Over time this will help align the total volume of exports approved under DOE’s non-FTA orders with the export capacity operating or under construction using U.S.-sourced natural gas. This, in turn, will allow DOE to better assess whether new non-FTA applications are in the public interest; provide more certainty to the U.S. and global LNG export markets; and ensure that DOE is making decisions utilizing the latest market information and analytical tools available. Finally, this policy statement will help ensure that potential new entrants to the U.S. export market—including those seeking to use newer technology and adopt better environmental practices—are not discouraged or delayed in entering the market due to competition from the large number of projects with export authorizations that have not even secured financing or begun construction.

In addition to the issuance of this policy statement, DOE is issuing final orders on pending applications for a commencement extension for non-FTA exports from two facilities, Port Arthur LNG and Lake Charles LNG, filed in 2022. These applications were ripe for a final decision prior to the publication of this policy statement. Therefore, DOE is taking action on these applications on other grounds outside of this policy statement.

The commencement deadline actions today neither remove any prior authorizations DOE has given, nor affect any U.S. LNG projects currently under construction, as each of the projects under construction is on track to commence exports within the commencement deadline of their current non-FTA authorizations. 

Request for Information on Opportunities to Reduce Greenhouse Gas Emissions and Other Pollutants associated with U.S. LNG Exports

DOE is issuing a Request for Information that seeks information on strategies and technologies that natural gas and LNG companies are deploying, or could deploy, to reduce greenhouse gas emissions and other pollutants associated with natural gas delivered to a liquefaction facility, at liquefaction facilities, and during the loading, transport, and delivery of natural gas to a regasification facility. This information will inform DOE’s research and development activities within the Office of Resource Sustainability’s Methane Mitigation Technologies Division and the Office of Carbon Management Technologies’ Point Source Carbon Capture Division. It will also provide DOE with information on current industry practices and opportunities related to greenhouse gas emissions and the competitiveness of U.S. LNG that could, in turn, provide valuable inputs to DOE’s regulatory proceedings under the Natural Gas Act.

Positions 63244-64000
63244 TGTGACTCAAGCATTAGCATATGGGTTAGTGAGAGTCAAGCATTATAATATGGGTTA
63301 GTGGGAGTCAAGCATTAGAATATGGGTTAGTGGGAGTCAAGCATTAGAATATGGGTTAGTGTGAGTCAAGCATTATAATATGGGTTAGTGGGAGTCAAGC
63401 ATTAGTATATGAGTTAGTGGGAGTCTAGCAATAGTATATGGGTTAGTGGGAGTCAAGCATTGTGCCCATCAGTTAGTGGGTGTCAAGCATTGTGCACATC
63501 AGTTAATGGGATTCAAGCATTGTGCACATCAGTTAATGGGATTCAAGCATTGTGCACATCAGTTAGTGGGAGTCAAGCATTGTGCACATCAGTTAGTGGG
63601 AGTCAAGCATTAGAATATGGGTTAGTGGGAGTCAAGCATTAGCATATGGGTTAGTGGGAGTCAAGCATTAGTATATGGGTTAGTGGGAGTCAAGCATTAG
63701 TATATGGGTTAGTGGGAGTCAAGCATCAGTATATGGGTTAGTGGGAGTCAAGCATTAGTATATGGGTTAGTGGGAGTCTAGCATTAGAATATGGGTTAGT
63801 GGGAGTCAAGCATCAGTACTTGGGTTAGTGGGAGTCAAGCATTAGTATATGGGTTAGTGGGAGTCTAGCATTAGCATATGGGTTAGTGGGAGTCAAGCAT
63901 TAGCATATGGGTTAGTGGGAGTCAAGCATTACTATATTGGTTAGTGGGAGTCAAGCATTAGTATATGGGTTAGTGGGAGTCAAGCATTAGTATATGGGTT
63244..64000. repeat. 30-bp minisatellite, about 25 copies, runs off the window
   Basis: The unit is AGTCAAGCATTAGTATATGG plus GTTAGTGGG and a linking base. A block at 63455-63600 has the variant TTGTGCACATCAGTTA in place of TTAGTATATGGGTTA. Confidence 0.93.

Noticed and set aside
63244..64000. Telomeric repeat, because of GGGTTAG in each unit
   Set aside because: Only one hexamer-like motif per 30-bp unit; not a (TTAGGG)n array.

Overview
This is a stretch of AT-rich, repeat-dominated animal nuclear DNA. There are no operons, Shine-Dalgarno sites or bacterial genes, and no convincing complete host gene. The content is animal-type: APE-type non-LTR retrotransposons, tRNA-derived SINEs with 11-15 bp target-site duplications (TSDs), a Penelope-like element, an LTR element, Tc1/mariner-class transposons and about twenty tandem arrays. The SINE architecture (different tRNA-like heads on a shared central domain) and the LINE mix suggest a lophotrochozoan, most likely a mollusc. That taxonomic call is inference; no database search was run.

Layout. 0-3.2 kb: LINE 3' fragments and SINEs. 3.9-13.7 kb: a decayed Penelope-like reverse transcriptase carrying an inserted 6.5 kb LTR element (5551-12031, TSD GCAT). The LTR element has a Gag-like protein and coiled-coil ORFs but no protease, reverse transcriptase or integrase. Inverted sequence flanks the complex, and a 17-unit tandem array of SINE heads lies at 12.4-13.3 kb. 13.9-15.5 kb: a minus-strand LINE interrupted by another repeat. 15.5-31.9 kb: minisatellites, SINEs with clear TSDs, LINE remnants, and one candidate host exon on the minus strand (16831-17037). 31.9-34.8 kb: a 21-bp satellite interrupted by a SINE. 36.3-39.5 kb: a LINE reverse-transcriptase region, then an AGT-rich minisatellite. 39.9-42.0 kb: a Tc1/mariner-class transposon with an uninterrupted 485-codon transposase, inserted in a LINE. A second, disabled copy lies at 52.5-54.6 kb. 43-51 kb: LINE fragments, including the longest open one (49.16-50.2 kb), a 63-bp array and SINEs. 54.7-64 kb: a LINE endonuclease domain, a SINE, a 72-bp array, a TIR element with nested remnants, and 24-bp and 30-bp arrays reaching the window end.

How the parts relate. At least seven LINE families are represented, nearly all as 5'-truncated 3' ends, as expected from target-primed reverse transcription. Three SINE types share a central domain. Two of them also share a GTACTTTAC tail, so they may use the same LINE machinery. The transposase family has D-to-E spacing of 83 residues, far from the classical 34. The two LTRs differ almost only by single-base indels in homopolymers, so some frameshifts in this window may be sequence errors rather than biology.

DOE Strategy to Meet Net-Zero Greenhouse Gas Emissions

Collectively, these issuances are part of a broader DOE strategy that recognizes the importance of natural gas in meeting our goal of net-zero greenhouse gas emissions by midcentury. Other related and important initiatives we are undertaking include a recent award of $47 million for 22 research and development projects that will advance methane measurement, monitoring, and mitigation technologies to help detect, quantify, and reduce methane emissions across U.S. oil and natural gas producing regions.

DOE’s Office of Fossil Energy and Carbon Management also recently hosted a natural gas roundtable with industry, nongovernmental organizations, and government officials to discuss a framework for measurement and monitoring, reporting, and verification of the greenhouse gas intensity of natural gas across the supply chain, both domestically and internationally. 

At DOE, our goal is to bring transparency and best practices to the U.S. and global natural gas supply chains. This, in turn, will help American industry achieve among the lowest emissions profiles of any natural gas producer in the world, demonstrating that natural gas production, consumption and exports from the United States can effectively align our energy security and climate goals.

[1] Two exceptions to the 7-year deadline are: (i) the Alaska LNG non-FTA authorization, which has a 12-year commencement deadline due to the unique aspects of that proposed project and (ii) orders authorizing small-scale exports of natural gas, which have a two-year commencement deadline.